Random ramblings of a mind damaged by years of disuse and abuse. Also a place to go to be bored to tears.
The Random Comic Strip
Words to live by...
"How beautiful it is to do nothing, and to rest afterward."
(The right to looseness has been officially given)
"Everyone carries a part of society on his shoulders," wrote Ludwig von Mises, "no one is relieved of his share of responsibility by others. And no one can find a safe way for himself if society is sweeping towards destruction. Therefore everyone, in his own interest, must thrust himself vigorously into the intellectual battle."
Apparently, the crossword puzzle that disappeared from the blog, came back.
Monday, May 28, 2012
If I don't get caught, is it still wrong?
As usual, the best writing (and research) is done by someone else. Someone other than me. Fortunately for me, there is the internet and I get to see some of the better examples so I can then write about them.
Is that cheating?
And that is what the article [link] is about... cheating.
I am assuming you don't and have rarely, or never, cheated in school, in your job, and in your marriage or other intimate relationship. I am also assuming you are lying about that. Why? Because the article says we all do it. And also why we don't all do it. Or don't do it all the time. Confused? So was I.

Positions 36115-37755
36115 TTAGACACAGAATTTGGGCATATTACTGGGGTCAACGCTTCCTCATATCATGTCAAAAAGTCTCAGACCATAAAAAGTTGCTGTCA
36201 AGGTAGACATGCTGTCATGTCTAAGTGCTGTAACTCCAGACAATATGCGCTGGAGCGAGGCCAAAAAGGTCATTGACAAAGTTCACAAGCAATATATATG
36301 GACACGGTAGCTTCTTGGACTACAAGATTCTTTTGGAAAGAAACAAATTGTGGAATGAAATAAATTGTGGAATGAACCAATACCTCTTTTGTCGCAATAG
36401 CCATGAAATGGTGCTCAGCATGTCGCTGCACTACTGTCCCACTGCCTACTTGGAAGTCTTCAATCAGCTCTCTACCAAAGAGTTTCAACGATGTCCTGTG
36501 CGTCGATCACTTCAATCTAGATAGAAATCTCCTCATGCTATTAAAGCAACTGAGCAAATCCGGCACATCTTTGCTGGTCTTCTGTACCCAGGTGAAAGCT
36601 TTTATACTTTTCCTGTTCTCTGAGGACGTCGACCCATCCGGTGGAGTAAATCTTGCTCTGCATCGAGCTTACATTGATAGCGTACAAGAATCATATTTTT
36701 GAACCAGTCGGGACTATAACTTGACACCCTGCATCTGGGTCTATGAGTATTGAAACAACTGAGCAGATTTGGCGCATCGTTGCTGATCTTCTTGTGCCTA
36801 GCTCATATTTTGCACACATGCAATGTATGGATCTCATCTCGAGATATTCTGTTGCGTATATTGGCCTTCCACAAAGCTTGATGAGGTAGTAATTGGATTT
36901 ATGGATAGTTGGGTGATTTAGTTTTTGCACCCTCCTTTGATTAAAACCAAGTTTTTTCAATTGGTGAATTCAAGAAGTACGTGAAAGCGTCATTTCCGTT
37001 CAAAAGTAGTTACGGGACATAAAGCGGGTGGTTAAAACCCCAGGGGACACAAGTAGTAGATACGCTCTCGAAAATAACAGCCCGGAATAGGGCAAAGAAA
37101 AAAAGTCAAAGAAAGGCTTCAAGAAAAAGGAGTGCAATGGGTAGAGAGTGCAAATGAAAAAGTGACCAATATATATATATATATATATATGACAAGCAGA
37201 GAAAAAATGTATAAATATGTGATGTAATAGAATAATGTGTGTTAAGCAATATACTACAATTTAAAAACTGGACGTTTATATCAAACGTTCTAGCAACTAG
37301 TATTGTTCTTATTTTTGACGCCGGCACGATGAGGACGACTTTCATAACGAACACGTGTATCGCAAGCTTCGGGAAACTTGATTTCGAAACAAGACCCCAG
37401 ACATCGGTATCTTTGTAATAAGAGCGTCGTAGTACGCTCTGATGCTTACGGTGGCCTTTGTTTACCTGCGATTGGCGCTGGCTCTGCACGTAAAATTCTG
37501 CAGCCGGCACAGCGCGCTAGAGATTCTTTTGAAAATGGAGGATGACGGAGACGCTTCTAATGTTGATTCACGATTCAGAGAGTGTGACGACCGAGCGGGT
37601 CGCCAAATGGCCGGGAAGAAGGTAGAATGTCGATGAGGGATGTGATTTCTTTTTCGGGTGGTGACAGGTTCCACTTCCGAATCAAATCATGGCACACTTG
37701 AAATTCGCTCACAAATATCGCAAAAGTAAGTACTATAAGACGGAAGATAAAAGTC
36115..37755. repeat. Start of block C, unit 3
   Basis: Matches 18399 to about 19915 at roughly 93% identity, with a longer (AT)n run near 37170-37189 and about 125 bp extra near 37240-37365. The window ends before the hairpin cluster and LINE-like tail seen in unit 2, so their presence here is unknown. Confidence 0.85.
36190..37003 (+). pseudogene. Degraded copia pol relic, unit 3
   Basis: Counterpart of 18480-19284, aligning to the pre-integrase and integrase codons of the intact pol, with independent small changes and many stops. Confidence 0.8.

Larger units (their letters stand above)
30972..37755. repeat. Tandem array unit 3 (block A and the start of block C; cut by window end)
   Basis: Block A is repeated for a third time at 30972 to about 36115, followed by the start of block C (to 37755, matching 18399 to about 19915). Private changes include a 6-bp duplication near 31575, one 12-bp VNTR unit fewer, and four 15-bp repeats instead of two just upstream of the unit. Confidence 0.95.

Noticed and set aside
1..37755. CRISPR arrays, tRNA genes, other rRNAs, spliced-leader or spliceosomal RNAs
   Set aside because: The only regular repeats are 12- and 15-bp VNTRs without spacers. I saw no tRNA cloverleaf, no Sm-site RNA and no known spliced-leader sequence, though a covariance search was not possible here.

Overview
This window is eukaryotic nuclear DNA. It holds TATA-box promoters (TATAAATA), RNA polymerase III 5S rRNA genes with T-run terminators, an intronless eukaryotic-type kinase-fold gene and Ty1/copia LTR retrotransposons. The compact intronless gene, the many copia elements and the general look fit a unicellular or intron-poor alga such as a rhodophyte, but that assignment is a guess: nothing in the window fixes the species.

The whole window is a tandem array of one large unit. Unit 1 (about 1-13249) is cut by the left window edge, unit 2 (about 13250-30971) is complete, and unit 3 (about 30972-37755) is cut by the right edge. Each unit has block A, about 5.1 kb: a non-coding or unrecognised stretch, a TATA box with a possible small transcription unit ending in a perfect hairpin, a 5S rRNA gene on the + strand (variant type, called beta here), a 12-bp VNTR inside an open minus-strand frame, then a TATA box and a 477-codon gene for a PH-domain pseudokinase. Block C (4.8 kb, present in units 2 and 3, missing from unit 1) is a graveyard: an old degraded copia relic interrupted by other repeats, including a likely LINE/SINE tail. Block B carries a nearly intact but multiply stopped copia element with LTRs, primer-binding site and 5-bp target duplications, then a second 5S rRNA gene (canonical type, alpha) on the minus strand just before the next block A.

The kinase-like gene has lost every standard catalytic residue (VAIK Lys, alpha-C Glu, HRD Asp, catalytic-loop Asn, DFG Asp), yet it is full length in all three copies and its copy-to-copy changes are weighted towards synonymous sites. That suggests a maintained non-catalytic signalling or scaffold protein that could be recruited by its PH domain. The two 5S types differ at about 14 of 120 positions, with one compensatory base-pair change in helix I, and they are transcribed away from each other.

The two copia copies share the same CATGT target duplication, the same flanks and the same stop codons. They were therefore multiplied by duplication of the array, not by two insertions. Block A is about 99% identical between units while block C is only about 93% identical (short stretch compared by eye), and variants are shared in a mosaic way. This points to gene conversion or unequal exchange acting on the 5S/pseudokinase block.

Take a breather...
There's a joke about a man who loses his bike outside his synagogue and goes to his rabbi for advice. "Next week come to services, sit in the front row," the rabbi tells the man, "and when we recite the Ten Commandments, turn around and look at the people behind you. When we get to 'Thou shalt not steal,' see who can't look you in the eyes. That's your guy." After the next service, the rabbi is curious to learn whether his advice panned out. "So, did it work?" he asks the man. "Like a charm," the man answers. "The moment we got to 'Thou shalt not commit adultery,' I remembered where I left my bike." [from the article]
We all cheat a little, it seems, and some of us cheat a lot.
I have that "conscience" thing (that "Jiminy Cricket" that sits on my shoulder) that keeps me mostly honest. I am uncomfortable lying, uncomfortable stealing, uncomfortable cheating. Not that I haven't done each of these things but, rest assured, I feel guilty about each instance... and I remember most every instance. When I recall them, I feel my cheeks redden. The guilt lingers, doesn't it?
I have an appropriate anecdote (I think) for this article.
I was sent to a management "evaluation" a couple of times while I was working. This was a series of graded exercises designed to test one's management skills and aptitude. I did well on all but one phase. In that phase, we (the participants) were each given an imaginary subordinate to sponsor for a management opening. Each candidate had a flaw. The idea was not so much to get your candidate promoted (actually, put to the top of the list) but to see how you overcame adversity, worked as an impromptu team, and facilitated a process.
I was honest about my candidate's troubled history; her termination from her previous employment for insubordination. There was an audible gasp from the panel of managers evaluating our performance. Obviously, my candidate ended up close to the bottom of the list.
I learned then that a manager's job included lying.